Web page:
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Title: Do protein crystals nucleate within dense liquid clusters?

The evolution of protein-rich clusters and nucleating crystals were characterized by dynamic light scattering (DLS), confocal depolarized dynamic light scattering (cDDLS) and depolarized oblique illumination dark-field microscopy. Newly nucleated crystals within protein-rich clusters were detected directly. These observations indicate that the protein-rich clusters are locations for crystal nucleation. Protein-dense liquid clusters are regions of high protein concentration that have been observed in solutions of several proteins. The typical cluster size varies from several tens to several hundreds of nanometres and their volume fraction remains below 10{sup −3} of the solution. According to the two-step mechanism of nucleation, the protein-rich clusters serve as locations for and precursors to the nucleation of protein crystals. While the two-step mechanism explained several unusual features of protein crystal nucleation kinetics, a direct observation of its validity for protein crystals has been lacking. Here, two independent observations of crystal nucleation with the proteins lysozyme and glucose isomerase are discussed. Firstly, the evolutions of the protein-rich clusters and nucleating crystals were characterized simultaneously by dynamic light scattering (DLS) and confocal depolarized dynamic light scattering (cDDLS), respectively. It is demonstrated that protein crystals appear following a significant delay after cluster formation. The cDDLS correlation functions follow a Gaussianmore » decay, indicative of nondiffusive motion. A possible explanation is that the crystals are contained inside large clusters and are driven by the elasticity of the cluster surface. Secondly, depolarized oblique illumination dark-field microscopy reveals the evolution from liquid clusters without crystals to newly nucleated crystals contained in the clusters to grown crystals freely diffusing in the solution. Collectively, the observations indicate that the protein-rich clusters in lysozyme and glucose isomerase solutions are locations for crystal nucleation.« less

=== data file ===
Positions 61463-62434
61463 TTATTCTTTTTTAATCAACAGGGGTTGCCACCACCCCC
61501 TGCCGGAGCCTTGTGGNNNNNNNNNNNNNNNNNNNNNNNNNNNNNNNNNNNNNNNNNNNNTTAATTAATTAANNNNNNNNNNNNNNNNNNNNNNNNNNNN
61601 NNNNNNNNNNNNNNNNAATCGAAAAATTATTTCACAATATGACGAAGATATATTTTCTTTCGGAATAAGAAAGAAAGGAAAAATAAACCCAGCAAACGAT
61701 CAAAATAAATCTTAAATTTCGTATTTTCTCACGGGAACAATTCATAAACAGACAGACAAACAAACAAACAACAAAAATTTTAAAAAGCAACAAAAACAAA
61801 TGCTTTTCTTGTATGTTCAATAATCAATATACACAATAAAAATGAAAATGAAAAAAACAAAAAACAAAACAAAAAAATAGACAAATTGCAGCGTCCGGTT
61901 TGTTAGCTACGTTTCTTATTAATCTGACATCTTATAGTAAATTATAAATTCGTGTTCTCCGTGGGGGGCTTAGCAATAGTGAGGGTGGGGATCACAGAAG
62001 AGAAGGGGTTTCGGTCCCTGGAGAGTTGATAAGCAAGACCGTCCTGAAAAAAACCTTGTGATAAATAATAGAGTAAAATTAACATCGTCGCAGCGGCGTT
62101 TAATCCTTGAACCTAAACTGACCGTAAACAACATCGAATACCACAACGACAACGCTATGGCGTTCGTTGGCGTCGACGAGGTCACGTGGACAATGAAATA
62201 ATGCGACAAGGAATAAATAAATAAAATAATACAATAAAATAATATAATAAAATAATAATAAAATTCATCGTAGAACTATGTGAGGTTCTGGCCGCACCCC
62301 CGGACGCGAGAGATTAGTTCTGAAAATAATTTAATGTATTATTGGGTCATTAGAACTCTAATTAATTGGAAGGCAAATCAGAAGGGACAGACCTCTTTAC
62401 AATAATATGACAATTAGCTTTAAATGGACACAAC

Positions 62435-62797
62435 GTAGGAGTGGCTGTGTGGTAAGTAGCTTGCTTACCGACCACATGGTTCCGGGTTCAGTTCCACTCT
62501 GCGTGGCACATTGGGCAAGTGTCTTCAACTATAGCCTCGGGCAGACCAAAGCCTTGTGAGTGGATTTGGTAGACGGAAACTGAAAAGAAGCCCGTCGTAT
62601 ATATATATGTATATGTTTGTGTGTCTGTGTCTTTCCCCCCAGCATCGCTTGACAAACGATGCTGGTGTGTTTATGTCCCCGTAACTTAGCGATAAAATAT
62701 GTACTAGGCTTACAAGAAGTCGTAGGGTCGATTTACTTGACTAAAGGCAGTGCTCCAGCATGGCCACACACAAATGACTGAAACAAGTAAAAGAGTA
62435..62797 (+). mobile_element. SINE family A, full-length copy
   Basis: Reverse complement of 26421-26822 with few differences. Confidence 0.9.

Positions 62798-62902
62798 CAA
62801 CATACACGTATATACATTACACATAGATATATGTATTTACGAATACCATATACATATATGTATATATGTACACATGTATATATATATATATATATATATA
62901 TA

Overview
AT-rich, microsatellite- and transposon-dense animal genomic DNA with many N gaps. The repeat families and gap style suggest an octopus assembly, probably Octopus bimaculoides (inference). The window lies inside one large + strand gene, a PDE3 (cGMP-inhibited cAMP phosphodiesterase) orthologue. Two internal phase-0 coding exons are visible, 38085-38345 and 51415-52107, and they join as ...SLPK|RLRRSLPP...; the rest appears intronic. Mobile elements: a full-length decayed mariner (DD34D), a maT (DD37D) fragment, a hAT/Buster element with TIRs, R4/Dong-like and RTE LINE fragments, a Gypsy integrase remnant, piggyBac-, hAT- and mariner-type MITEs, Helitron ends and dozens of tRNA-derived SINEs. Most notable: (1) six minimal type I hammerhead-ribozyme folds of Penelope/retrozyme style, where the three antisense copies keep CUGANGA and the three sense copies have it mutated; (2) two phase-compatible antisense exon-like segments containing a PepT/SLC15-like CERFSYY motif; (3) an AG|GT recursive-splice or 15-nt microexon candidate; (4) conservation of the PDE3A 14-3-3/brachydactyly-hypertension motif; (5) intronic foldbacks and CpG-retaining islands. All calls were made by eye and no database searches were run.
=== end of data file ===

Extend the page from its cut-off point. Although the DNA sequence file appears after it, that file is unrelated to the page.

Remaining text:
Authors:
 [1] ;  [2] ; ;  [3] ;  [1] ;  [3] ;  [1] ;  [4] ;  [4]
  1. Vrije Universiteit Brussel, 1050 Brussels (Belgium)
  2. University of Houston, Houston, TX 77204 (United States)
  3. Universita di Milano, 20133 Milano (Italy)
  4. (United States)
Publication Date:
OSTI Identifier:
22389081
Resource Type:
Journal Article
Resource Relation:
Journal Name: Acta crystallographica. Section F, Structural biology communications; Journal Volume: 71; Journal Issue: Pt 7; Other Information: PMCID: PMC4498701; PMID: 26144225; PUBLISHER-ID: en5566; PUBLISHER-ID: S2053230X15008997; OAI: oai:pubmedcentral.nih.gov:4498701; Copyright (c) Maes et al. 2015; This is an open-access article distributed under the terms of the Creative Commons Attribution Licence, which permits unrestricted use, distribution, and reproduction in any medium, provided the original authors and source are cited.; Country of input: International Atomic Energy Agency (IAEA)
Country of Publication:
United States
Language:
English
Subject:
75 CONDENSED MATTER PHYSICS, SUPERCONDUCTIVITY AND SUPERFLUIDITY; CORRELATION FUNCTIONS; CORRELATIONS; CRYSTALLIZATION; CRYSTALS; ELASTICITY; GLUCOSE; ILLUMINANCE; LIGHT SCATTERING; LIQUIDS; LYSOZYME; MATHEMATICAL SOLUTIONS; NUCLEATION; PRECURSOR; SURFACES